Convention on the Future of Europe
European Journal, 3rd March 2003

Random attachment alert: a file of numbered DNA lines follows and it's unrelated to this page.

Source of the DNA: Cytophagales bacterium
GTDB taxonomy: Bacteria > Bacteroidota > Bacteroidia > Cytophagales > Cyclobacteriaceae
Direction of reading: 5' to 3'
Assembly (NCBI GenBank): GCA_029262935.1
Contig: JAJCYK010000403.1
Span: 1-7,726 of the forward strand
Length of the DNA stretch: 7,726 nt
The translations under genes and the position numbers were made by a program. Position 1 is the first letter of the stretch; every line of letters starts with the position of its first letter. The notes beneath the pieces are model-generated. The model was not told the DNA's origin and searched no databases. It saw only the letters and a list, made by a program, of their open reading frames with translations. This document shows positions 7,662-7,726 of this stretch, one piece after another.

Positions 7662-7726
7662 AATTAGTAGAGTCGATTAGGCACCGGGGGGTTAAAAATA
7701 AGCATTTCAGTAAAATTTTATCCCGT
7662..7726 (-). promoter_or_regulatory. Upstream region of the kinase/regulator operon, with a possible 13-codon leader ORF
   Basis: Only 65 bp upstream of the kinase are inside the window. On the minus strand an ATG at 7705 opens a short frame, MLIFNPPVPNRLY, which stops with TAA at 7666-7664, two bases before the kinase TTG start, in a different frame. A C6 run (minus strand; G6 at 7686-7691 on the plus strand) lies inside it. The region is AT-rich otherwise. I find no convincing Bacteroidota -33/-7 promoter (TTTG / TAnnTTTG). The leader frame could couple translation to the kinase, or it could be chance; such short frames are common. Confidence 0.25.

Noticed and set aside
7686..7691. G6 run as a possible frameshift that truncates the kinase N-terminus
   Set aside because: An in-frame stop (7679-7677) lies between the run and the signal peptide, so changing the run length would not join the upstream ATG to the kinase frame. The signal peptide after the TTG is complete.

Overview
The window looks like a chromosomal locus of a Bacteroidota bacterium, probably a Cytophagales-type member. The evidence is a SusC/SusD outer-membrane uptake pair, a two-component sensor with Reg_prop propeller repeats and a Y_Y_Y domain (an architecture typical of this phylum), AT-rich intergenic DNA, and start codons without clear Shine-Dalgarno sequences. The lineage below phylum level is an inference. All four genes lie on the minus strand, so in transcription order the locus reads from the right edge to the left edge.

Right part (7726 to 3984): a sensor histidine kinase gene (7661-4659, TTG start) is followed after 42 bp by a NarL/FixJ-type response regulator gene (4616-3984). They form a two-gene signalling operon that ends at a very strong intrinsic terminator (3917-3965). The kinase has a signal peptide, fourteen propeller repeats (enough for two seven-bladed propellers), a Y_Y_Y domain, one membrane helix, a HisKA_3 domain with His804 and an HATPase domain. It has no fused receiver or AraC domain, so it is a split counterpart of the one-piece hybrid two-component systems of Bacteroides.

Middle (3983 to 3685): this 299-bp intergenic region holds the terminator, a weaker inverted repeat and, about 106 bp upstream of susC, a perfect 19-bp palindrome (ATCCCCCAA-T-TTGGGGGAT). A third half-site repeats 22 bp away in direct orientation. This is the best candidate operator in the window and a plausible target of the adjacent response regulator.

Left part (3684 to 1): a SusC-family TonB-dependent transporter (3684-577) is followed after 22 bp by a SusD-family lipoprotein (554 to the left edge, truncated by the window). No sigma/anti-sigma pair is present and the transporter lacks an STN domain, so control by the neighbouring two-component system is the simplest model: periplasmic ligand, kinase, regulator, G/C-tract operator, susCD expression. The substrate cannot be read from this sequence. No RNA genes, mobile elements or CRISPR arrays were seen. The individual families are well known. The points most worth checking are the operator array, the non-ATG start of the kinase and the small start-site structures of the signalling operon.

Many of us have long feared the end game in the creation of an EU federal state. We have opposed the long diminution of our power to govern ourselves through successive Treaties and decisions. But now we have finally reached the end game: the Convention on the Future of Europe. Worse still, reading the drafts coming out of the Convention on the Future of Europe, the end game is not the creation of a federal state. It is the creation of a strong centralised bureaucracy. It devours your cash, regulates your life and does not answer to you. This unelected Commission will have wide ranging powers to make laws, enter treaties, spend money and conduct a foreign policy with no direct democratic accountability. As we approach 25 member states, each one will find it can do little to arrest the progress of centralisation, or to change the decisions that the Commission has determined upon. The draft constitution sets out to change the present three pillar structure of the EU. The idea was that the single market and economic matters should be more centralised than foreign policy or criminal law. These latter two were left as inter-governmental, where each country preserved a veto or opt out to respect the different legal traditions and differing views on world problems. The EU has begun to erode this structure. We already have a High Representative, an EU official, travelling to world projecting an EU wide foreign policy. Now we are asked to create 32 important offences as EU crimes, where an EUI arrest warrant can be used to take suspects to trial across frontiers. Now we are to see the pillars pulled down. All foreign policy and all criminal law will become Union matters, where the EU will decide what the Union will do and how much discretion is left to member states. Great nations will be expected to swear allegiance to the foreign policy of the Union, and to accept the senior criminal jurisdiction of the EU. The architecture of the old EU is to be stood on its head under the proposed arrangements. At the moment the member states contract together to grant powers to the EU institutions. In the draft constitution the EU has a legal personality of its own, with wide ranging powers. The EU grants rights and powers to citizens and nations on its chosen basis. The EU has decided to assert itself as the sole power in areas like the regulation of industry, trade and commerce, and the negotiation of international agreements. In many other areas like health, the environment and transport, it accepts a shared competence or power. Sharing is not quite the friendly arrangement you might imagine, for if the EU decides to occupy ground or legislates in a shared arena it is no longer open to the member state to intervene or make its own decisions. The EU plans a new way to legislate. It wishes to introduce regulations or "non legislative acts" that will directly operate in each and every member state. These will be determined by the Commission alone. The Charter of Fundamental Rights will be incorporated into the constitution. Many people will ask Does all this matter? It sounds arcane. The prose is prolix and tedious. Some of the language bears a family relationship to language we have seen before in older treaties. Will it really make any difference to someone's pay packet, or to their health service, their transport system or their liberties? We must tell them it will and it does. We must fight for our freedoms , as our pragmatic, liberty-loving, flexible and historic British constitution is rolled up to be replaced by this very different continental model. It would mean that General Elections could not change many laws we did not like, because they would be made in Europe. It means we will have to obey laws that we had little or no part in fashioning. It means we will no longer be masters of our own destiny, capable of governing ourselves. No-one should doubt how radical or serious this document is. As it states "The constitution, and law adopted by the Union institutions in exercising competences conferred on it by the Constitution, shall have primacy over the law of the Member states.". The powers are wide ranging and fundamental. They include "the competence to coordinate the economic policies of member states", "the competence to define and implement a common foreign and security policy, including the progressive framing of a common defence policy" and exclusive competence "for the conclusion of an international agreement". We have been warned. Four years ago I asked if we were witnessing the death of Britain, as power was taken away. This Constitution will represent the burial of Britain. These leaden words will intern our once free, proud and independent country.